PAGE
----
Research Library

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Research Library

The CRSE maintains a complete library of academic and other multidisciplinary research. Here you will find research, reports and publications which explore all areas of self-employment. It provides a comprehensive overview of the latest thinking on freelancing and self-employment, as well as serving as a platform of knowledge to enable more research on the area.

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Introduction: A Freelancing and Self-Employment Research Agenda

November, 2015
This introduction chapter to The Handbook of Research on Freelancing and Self-Employment provides an overview of the content of the book and outlines a research agenda on freelancing.

The Use and Value of Freelancers: The Perspective of Managers

November, 2015
An overview of the various means through which executives and entrepreneurs in Great Britain perceive freelancers as adding value to their businesses. This is chapter 1 of the Handbook of Research on Freelancing and Self-Employment.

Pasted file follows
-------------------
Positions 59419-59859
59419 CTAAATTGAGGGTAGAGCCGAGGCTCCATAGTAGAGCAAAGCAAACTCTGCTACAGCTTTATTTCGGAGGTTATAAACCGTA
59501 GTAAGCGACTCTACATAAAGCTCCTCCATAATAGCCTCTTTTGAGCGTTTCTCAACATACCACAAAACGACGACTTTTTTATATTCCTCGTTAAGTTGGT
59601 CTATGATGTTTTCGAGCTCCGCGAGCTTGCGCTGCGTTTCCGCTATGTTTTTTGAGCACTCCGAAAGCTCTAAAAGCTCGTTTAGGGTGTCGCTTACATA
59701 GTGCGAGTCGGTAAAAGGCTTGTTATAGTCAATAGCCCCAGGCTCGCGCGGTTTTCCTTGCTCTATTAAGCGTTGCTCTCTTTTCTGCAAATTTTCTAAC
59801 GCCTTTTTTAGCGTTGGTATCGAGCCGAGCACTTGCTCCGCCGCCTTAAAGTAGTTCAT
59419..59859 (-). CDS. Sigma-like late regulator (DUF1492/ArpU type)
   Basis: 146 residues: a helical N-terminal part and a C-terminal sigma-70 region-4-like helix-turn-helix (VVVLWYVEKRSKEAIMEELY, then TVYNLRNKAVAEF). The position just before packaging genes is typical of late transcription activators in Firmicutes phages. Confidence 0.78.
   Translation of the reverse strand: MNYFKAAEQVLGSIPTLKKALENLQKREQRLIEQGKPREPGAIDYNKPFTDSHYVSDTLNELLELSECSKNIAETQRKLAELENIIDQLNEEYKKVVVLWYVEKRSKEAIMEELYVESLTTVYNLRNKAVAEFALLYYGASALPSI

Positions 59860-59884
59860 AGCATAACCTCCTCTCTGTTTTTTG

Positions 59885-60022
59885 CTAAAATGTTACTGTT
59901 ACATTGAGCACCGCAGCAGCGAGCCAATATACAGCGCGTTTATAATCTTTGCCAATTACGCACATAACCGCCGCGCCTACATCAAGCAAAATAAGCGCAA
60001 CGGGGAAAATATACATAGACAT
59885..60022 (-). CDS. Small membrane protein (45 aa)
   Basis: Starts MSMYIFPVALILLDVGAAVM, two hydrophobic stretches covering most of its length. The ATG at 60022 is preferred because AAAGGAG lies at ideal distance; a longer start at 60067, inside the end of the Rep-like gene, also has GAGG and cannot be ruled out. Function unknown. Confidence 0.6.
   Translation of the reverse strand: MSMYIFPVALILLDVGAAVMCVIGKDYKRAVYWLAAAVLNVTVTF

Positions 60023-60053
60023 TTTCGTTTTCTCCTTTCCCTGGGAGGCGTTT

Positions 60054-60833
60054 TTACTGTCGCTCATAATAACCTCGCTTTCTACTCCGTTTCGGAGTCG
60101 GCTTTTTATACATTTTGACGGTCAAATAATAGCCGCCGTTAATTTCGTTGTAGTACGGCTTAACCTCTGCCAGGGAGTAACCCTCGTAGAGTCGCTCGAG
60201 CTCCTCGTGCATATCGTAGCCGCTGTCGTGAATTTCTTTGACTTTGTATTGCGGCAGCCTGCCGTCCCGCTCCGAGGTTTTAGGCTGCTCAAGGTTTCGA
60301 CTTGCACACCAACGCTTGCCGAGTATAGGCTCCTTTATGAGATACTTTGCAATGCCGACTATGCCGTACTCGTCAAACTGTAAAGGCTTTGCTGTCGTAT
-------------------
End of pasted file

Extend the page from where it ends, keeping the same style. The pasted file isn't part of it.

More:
Tracking UK Freelance Workforce Trends 1992-2015

November, 2015
Using data from the UK Labour Force Survey, the article describes the major trends in freelance workforce numbers during the past 20 years. Operationalising a definition of freelancing in terms of Labour Force Survey categories, the data indicates both a substantial absolute increase in freelancer numbers and growth as a proportion of all workforce jobs. This is chapter 2 of the Handbook of Research on Freelancing and Self-Employment.

Capturing Statistically the “Intermediate Zone” Between the Employee and Employer Firm Owner

November, 2015
This paper provides an overview of the most relevant public data sources for the number of solo self-employed, and discusses the pros and cons of each data source regarding the available data on solo self-employment and its various segments (e.g. freelancers, hybrid entrepreneurs, dependent entrepreneurs). This is chapter 3 of the Handbook of Research on Freelancing and Self-Employment.

Job Quality and Self-Employment: Is it (Still) Better to Work for Yourself?

November, 2015
There has been a longstanding debate about whether self-employment represents ‘good work’, but little direct evidence on intrinsic job quality in any detail. This essay reports research using data from the UK Skills and Employment Surveys to compare intrinsic job quality and job satisfaction among employees and the self-employed. This is chapter 4 of the Handbook of Research on Freelancing and Self-Employment.

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